Top five digital marketing tips for SMEs

Try to use a variety of marketing approaches to maximise your chances of success

The digital world is a crowded place. Marketers are clamouring to have their voice heard. On top of this, the concentration span of customers is diminishing. How, as a start-up, can you get your voice heard? Ian Cowley gives some tips. 

The digital world is a crowded place. Marketers are clamouring to have their voice heard. On top of this, the concentration span of customers is diminishing. How on earth, as a start-up can you get your voice heard?

In my experience, you need to develop an arsenal of digital marketing tactics that together help you claim a space. Here are our top five tactics to consider when you look at your digital strategies in 2016.

Mix of platforms: social, PR and search

We purposely use a variety of marketing techniques including social media, PR,  search and online digital hubs, because we know that customers no longer make decisions based on seeing one advert on a single platform.

Instead, customers pass through a purchasing funnel en route to conversion: from awareness to consideration; research to validation. It’s really important that your own online presence supports customer behaviour.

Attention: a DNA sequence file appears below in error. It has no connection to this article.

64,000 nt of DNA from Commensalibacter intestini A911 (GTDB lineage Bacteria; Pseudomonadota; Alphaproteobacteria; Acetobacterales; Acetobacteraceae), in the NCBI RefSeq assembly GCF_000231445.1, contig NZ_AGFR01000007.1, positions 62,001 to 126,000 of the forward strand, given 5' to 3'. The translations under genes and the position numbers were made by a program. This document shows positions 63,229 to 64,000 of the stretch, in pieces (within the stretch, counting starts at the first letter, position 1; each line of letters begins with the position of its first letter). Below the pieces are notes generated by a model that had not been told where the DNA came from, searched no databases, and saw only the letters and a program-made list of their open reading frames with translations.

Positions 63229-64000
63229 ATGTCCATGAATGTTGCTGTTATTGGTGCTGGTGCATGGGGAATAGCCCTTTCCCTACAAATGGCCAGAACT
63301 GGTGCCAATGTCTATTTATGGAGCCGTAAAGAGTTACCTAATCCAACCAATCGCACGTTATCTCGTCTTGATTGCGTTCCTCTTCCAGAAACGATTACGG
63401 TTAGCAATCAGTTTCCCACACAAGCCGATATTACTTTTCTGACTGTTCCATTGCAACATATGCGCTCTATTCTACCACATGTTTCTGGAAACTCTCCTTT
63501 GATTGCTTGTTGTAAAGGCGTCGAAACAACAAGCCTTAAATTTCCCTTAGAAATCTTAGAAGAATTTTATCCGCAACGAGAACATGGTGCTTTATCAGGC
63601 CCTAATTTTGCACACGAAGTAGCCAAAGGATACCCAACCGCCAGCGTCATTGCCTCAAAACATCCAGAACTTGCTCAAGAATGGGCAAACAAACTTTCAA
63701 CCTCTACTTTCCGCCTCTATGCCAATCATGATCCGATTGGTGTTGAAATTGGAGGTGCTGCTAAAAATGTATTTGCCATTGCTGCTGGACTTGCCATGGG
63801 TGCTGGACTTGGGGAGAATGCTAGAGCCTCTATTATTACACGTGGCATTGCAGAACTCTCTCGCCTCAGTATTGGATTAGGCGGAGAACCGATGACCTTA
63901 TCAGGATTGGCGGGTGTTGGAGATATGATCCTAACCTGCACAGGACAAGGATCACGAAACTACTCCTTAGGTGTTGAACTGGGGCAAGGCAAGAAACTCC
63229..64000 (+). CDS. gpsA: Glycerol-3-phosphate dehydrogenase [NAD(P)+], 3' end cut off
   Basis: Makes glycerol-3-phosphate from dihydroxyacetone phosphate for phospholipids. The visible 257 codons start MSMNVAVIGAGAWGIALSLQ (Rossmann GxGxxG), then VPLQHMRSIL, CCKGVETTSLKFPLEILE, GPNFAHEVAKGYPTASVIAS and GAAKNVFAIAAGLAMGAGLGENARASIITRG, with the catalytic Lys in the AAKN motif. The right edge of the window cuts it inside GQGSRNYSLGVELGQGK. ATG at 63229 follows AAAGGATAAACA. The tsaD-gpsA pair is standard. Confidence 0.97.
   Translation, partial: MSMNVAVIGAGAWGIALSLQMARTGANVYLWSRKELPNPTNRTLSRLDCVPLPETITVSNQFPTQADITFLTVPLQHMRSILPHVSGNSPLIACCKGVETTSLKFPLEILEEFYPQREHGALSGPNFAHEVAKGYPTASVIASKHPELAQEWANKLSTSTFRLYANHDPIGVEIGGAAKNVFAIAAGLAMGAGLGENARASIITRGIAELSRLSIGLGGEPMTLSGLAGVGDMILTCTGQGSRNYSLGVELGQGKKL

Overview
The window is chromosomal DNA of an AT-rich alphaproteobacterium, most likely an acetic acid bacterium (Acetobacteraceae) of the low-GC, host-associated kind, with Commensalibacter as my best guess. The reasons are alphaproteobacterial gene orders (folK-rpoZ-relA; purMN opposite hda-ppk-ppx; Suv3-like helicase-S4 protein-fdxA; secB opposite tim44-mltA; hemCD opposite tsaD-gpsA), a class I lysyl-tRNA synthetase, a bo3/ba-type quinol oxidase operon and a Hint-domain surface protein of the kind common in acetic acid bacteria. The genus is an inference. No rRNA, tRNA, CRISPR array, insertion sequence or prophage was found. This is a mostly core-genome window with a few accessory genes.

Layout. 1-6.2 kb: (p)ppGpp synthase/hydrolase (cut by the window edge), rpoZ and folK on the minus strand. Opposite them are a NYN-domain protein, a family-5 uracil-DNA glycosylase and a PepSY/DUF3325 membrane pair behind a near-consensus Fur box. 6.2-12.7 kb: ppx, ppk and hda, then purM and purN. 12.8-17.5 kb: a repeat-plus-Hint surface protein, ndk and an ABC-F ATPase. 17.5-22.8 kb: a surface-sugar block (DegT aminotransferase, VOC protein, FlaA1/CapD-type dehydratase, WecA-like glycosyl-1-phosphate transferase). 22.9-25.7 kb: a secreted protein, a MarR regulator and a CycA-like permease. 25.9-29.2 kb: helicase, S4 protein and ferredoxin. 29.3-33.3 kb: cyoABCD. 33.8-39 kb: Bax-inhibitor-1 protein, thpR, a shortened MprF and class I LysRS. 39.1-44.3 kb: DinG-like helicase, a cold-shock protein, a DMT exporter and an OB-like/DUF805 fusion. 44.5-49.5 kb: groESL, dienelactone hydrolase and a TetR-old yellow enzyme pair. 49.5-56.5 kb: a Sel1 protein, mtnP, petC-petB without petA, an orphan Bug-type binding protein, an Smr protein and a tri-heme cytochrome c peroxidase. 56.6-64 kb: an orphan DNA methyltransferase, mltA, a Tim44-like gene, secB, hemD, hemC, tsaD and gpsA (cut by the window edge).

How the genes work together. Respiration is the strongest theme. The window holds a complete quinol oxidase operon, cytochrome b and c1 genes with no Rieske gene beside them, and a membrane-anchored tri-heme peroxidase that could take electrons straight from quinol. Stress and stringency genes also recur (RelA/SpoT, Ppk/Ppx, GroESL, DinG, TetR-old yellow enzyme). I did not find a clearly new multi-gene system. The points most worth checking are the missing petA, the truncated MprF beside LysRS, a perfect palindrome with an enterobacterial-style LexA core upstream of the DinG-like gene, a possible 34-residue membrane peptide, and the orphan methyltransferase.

For example, we use PR to drive awareness through news of our charity work. Social media then kicks in to promote added-value content, just like crafty Christmas, to build trust with potential customers and educate on our brand values. As they then progress to research, we have a raft content that shows we are experts in our field, such as printer reviews. Then, we use customer review sites like Trustpilot to offer validation through peer feedback.

This is a very simplistic breakdown of the marketing work we do. The reality is each means of marketing we employ supports every step of the customer’s process. But the above example offers an insight into supporting customer behaviour. 

Influencer marketing

Peer and influencer endorsement is becoming more and more important. Today’s shoppers are looking for authentic voices they can trust. As cynicism grows, they feel a recommendation from a trusted peer is more credible than a message from a brand.

We’ve all heard of vlogger Zoella who is now commanding thousands of pounds to review a brand’s product, such is her superstardom status among Generation Y consumers. However, you don’t necessarily need to pay influencers. 

For example in 2013 we launched a crafty Christmas campaign. We wanted to encourage the ‘at home’ market, largely made of families, to print by directing them to fun, Christmas-inspired activity like ‘how to make’ advent calendars, cards and garlands. The idea being that families who visited our site for free content would then buy printer cartridges when their ink ran out.

However, to help spread the word, we identified a selection of influential family bloggers and challenged them with a Christmas cracker competition. The results were amazing. Every blogger enticed by the chance to win the title of ‘best design’, wrote at least one blog and posted a social media post telling their readers and friends about our crafty Christmas hub. Through this tactics, we reached a total of 15,600 additional potential customers.

Moment marketing